I found this teaching by His Holiness The 14th Dalai Lama on Lama Yeshe’s site.
After reading it, I knew I should share this wonderful teaching. Here is a snippet of what you will read:
‘You have come a long way to be here, from various countries, and often with much difficulty and trouble. There are the strikes, and there are many of you, and it is not easy to get here. And you have not come here with the intention of going to a festival, for entertainment, or to do a good business deal, or for any personal glory. You have come here to hear the Dharma, more precisely Mahayana Dharma, to receive a tantric initiation, more particularly that of anuttarayoga, and among these Kalachakra. To some completely samsaric people, this may seem strange and even comical. Never mind… Even if we have not come with a perfect motivation, this is already something very great, the goal is an excellent one.’
So remember when you read…’Even if we have not come with a perfect motivation, this is already something very great, the goal is an excellent one.’ 🙂 Namaste
[In listening to teachings one] of the defects is to listen in a way that is like a container with holes. This means that even though we are listening to the teachings, we do not retain their contents. In this case, we lack mindfulness and memory. Practice of Dharma means that we should be able to benefit from what we have heard. It is not a pastime, like listening to a story. The teachings give us guidance on how to live meaningful lives and how to develop proper attitudes. So in order to benefit from the teachings, we must retain them with mindfulness.
In all kinds of learning processes, listening, reading, etc., we must pay full attention and should endeavor to remember their contents. When our interest is halfhearted, we only remember half the points, and we retain them for only a short time. We should reflect and think about whatever we have heard, over and over again. In this way, the knowledge will stay in our mind for a long time. Another technique for remembering instructions is debate as it is practiced in the traditional debating schools. (p.22)
from Stages of Meditation by the Dalai Lama, root text by Kamalashila, translated by Geshe Lobsang Jordhen, Losang Choephel Ganchenpa, and Jeremy Russell, published by Snow Lion Publications
I am a simple Buddhist monk – no more, no less. ~ His Holiness The 14th Dalai Lama
A great rock is not disturbed by the wind; the mind of a wise man is not disturbed by either honor or abuse. ~ His Holiness The 14th Dalai Lama
What else needs to be said about a classic? This book literally changed my life. When I first read the book I was in a really bad spot in my life and need to “change my perspective” and sure enough this book taught me how.
The 10th chapter of the book is entitled “Shifting Perspective”. His Holiness explains his philosophy on perspective as such “The ability to look at events from different perspectives can be very helpful. Then, practicing this, one can use certain experiences, certain tragedies to develop a calmness of mind. One must realize that every phenomena, every event, has different aspects. Everything is of a relative nature.” He goes on to explain that allowing our perspective to be so narrow and self-center just furthers our problems and doesn’t allow us to see solutions.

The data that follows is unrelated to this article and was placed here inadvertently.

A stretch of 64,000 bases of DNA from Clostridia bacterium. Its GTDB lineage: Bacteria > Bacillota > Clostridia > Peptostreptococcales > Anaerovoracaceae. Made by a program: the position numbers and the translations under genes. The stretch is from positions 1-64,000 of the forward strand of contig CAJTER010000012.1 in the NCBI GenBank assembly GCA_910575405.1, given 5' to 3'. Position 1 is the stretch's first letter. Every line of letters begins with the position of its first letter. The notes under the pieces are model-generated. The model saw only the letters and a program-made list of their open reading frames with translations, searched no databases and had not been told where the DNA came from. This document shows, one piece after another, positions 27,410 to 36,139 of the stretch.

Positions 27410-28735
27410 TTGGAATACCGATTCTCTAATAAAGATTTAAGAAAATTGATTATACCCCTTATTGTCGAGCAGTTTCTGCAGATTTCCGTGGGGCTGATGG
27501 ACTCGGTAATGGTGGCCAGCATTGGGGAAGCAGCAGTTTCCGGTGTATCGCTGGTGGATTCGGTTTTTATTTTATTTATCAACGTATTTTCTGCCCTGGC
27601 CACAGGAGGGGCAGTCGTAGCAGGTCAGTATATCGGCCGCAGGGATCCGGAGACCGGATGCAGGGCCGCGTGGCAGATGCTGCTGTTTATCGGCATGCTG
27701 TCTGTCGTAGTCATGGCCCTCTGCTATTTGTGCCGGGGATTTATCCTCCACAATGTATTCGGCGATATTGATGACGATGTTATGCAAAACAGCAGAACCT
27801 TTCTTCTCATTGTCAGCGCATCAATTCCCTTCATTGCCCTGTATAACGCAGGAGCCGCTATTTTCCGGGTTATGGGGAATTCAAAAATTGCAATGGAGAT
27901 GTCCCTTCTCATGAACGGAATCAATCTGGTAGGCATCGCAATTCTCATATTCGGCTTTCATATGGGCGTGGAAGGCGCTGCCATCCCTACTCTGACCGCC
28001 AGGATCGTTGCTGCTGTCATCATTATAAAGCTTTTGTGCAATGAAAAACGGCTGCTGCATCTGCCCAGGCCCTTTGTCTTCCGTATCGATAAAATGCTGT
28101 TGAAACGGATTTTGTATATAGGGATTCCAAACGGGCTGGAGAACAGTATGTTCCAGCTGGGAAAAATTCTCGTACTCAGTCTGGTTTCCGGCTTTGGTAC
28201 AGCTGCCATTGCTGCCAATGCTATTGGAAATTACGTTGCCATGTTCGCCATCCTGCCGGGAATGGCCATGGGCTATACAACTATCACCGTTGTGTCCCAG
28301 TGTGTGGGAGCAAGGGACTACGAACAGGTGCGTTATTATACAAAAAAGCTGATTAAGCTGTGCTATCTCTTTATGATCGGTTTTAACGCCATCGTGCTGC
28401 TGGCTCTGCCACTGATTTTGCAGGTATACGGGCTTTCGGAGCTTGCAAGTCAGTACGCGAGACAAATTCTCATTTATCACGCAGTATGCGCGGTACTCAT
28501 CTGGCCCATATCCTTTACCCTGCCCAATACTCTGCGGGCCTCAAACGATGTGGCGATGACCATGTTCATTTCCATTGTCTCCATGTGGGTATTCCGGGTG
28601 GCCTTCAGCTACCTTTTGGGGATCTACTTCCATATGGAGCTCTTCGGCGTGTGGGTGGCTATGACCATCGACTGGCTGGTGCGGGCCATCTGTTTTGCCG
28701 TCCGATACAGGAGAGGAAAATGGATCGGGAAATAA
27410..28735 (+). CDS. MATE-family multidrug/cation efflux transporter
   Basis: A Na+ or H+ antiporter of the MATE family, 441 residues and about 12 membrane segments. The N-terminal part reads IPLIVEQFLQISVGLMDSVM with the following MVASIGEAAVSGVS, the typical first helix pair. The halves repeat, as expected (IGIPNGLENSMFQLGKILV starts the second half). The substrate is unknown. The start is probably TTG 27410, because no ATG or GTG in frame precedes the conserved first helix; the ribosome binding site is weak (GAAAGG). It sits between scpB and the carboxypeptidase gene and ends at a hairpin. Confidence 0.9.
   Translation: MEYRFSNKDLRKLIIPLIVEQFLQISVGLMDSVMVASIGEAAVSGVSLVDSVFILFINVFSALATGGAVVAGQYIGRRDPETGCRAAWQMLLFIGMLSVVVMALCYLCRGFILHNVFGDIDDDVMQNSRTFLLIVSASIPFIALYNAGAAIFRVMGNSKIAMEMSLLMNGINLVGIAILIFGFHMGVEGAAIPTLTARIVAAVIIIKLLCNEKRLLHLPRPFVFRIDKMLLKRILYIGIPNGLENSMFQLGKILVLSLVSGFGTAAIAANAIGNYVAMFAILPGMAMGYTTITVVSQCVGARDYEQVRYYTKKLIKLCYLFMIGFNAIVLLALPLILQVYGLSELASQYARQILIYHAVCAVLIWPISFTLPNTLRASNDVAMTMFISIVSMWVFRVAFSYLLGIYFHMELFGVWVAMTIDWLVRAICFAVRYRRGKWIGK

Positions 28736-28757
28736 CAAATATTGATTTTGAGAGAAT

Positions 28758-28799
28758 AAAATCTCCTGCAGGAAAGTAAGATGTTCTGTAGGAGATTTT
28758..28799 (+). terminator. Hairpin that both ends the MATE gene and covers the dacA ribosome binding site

The book, in my opinion, is required reading for anyone. It isn’t a Buddhist book, it’s a wonderful self discovery book written by a psychiatrist and a monk. The discussions are incredibly relevant to our busy, over-loaded society where issues of anxiety, depression, anger far outweigh those instances of true sublime happiness. We all need to learn this Art of Happiness. ~ Digging_the _Dharma
It is clear that inner peace is the principal cause of happiness. We can observe this in our daily lives. On days when we are calm and happy, even if difficulties arise or we fall victim to a mishap, we take it well, it doesn’t bother us unduly. But on days when we feel sad or have lost our usual calmness, the least little annoyance will take on enormous proportions and be deeply upsetting to us. ~ H.H. The 14th Dalai Lama
A little known secret: I enjoy quotes especially ones that take you deep within. Yes, I know, what a surprise! 🙂 It seems I am not the only one. most of my twitter contacts enjoy quotes also. Maybe like attracts like? Hmm.
365 Nirvana Here and Now: Living Every Moment In Enlightenment, edited and with commentary by Josh Baran is one of those quote books that you can let the book fall open and you have your ‘gem’ for the day or if you are me, for the week. (Barnes & Noble/Amazon do not have this book in stock at this moment…your local well-loved book store might though!)
Given the title, you would think 365 Nirvana is entirely comprised of Buddhist quotes, yet it is not so…. Examples: “With ‘I’ eliminated…this is Nirvana here and now. ~ The Buddha, ‘It is right in your face. This moment, the whole thing is handed to you. ~ Yuanwu, ‘You search for God in heaven and earth, but you don’t know the one who is right before your eyes, because you don’t know how to search into this very moment. ~ Jesus.’
And this from the Introduction by Josh Baran…’This treasury of insights, a chorus of the present moment sung by ancient and modern voices that span time, distance, religion, tradition, and culture – is an invitation’ … I could not have said or written it better. This little book has become a constant source of reflective material that sits on my nightstand within easy reach.
So tonight…I let 365 Nirvana ‘pick’ the quote ending this post…see where it takes you.
Just One Time
Where you are going
and the place you stay
come to the same thing.
What you long for
and what you’ve left behind
are as useless as your name.
Just one time, walk out
into the field and look
at the towering oak —
an acorn still beating at its heart. Peter Levitt